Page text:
The Trust for Public Land is working with partners to protect the land from development and ensure that the area's natural beauty and cultural sites will be preserved for everyone to enjoy.
Nearly a half-million visitors each year come to this park on Hawai'i Island to attend demonstrations of traditional Hawaiian arts and crafts, hike a historic trail to important archeological sites associated with the highest chiefs and priests, or just soak up the atmosphere of this sacred place
Shoppers at the Costco store in the town of Hawai‘i Kai in East Honolulu might be surprised to learn that there's an environmental and cultural treasure nearby. The Hāwea heiau complex reflects the land’s cultural history in its ancient walls and petroglyphs, and agricultural terraces.
The Trust for Public Land is working with its partners to purchase and protect this former pineapple plantation for use by local farmers on O'ahu.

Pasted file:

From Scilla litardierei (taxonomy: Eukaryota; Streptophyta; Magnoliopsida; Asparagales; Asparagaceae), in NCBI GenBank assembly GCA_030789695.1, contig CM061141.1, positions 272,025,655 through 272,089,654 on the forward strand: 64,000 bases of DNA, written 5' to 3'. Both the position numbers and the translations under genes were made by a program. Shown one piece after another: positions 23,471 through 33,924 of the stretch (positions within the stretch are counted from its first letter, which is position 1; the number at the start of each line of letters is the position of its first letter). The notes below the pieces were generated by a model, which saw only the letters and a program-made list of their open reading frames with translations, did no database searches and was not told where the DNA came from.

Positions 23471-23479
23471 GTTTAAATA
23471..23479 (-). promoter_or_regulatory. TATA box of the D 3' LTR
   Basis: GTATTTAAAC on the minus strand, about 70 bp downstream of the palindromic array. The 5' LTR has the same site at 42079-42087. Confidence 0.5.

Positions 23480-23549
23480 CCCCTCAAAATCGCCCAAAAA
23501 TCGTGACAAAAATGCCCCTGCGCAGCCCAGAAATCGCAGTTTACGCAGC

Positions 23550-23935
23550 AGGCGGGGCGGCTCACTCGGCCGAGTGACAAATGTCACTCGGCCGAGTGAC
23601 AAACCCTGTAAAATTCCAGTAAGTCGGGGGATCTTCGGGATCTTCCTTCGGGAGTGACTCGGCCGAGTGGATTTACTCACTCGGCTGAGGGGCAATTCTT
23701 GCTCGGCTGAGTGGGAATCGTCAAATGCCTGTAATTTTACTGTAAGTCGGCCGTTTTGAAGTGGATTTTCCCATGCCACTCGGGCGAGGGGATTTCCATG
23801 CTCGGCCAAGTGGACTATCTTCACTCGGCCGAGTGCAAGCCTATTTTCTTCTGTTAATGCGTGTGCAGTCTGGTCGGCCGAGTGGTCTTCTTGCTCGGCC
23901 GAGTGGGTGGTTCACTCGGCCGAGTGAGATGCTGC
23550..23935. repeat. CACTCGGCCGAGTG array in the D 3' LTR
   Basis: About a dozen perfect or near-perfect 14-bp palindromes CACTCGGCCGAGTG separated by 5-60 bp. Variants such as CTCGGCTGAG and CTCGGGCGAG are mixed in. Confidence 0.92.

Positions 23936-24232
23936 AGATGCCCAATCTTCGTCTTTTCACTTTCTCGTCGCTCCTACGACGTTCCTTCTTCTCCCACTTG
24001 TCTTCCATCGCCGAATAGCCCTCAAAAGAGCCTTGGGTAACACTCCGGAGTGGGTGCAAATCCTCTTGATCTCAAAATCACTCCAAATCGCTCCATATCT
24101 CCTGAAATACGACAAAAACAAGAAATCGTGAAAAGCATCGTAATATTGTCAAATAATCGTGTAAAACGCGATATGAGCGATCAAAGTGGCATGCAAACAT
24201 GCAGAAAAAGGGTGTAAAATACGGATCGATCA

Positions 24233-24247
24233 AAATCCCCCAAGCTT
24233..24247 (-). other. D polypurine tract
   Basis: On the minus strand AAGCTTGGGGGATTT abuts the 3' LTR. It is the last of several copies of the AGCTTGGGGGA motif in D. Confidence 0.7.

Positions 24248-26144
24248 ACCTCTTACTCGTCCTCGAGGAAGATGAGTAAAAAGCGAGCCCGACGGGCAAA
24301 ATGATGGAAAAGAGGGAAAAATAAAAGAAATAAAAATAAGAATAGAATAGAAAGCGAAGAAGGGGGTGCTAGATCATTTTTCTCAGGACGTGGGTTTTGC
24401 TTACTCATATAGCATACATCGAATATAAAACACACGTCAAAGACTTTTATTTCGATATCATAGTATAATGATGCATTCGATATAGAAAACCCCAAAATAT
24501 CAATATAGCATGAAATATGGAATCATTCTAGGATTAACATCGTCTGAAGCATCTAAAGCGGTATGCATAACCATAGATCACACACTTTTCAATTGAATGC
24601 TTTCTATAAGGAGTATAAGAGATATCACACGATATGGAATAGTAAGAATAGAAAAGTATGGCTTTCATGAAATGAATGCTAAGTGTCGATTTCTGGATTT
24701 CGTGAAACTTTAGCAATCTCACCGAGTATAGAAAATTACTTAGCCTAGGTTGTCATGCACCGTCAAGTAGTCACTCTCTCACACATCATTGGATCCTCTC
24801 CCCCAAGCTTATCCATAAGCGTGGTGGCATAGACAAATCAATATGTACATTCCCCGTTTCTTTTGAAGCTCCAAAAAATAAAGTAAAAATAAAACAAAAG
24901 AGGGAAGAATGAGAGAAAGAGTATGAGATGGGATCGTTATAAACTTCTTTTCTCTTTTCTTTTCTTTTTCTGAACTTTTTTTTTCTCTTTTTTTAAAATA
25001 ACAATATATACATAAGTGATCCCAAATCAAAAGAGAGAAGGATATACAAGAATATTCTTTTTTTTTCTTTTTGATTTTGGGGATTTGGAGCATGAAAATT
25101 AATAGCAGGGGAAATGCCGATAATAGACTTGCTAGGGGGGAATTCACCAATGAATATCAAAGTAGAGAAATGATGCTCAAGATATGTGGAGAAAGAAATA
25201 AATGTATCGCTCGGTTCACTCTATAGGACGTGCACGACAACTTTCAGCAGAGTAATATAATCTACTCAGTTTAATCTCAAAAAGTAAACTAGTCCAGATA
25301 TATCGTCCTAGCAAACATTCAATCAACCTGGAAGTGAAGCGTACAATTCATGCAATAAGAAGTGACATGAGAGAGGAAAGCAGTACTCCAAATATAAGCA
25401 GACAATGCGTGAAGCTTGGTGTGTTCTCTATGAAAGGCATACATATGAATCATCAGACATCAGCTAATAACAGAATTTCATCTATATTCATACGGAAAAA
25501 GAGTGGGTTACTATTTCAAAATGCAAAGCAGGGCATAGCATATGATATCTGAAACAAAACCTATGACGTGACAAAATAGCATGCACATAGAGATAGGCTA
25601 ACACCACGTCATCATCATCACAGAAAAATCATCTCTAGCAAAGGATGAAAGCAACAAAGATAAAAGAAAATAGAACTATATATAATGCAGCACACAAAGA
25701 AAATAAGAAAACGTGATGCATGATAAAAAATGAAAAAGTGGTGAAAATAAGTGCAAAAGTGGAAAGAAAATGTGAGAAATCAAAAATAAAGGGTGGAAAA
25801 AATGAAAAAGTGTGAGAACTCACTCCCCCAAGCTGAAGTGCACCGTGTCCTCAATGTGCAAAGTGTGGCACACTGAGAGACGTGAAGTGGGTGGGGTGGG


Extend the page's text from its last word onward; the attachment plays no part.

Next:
The Northshore Greenprint identifies the resources most important to the North Shore and helps guide land conservation efforts.
Forty-five minutes from Honolulu, a patchwork of small fields run from the Kamehameha Highway to the base of the mountains, where local farmers grow a bounty of delicious produce.
One of the last truly open spaces in the urban Honolulu area, the 3,716-acre Moanalua valley narrowly escaped destruction as a potential corridor for the H-3 freeway, and was under threat of residential development for two decades.
Protecting cultural sites and landscapes important to Hawaiian communities.
The transfer of Wao Kele o Puna to the Office of Hawaiian Affairs marked the first time in over 100 years that lands ceded during the overthrow of the Hawaiian monarchy have been returned to Native Hawaiian ownership.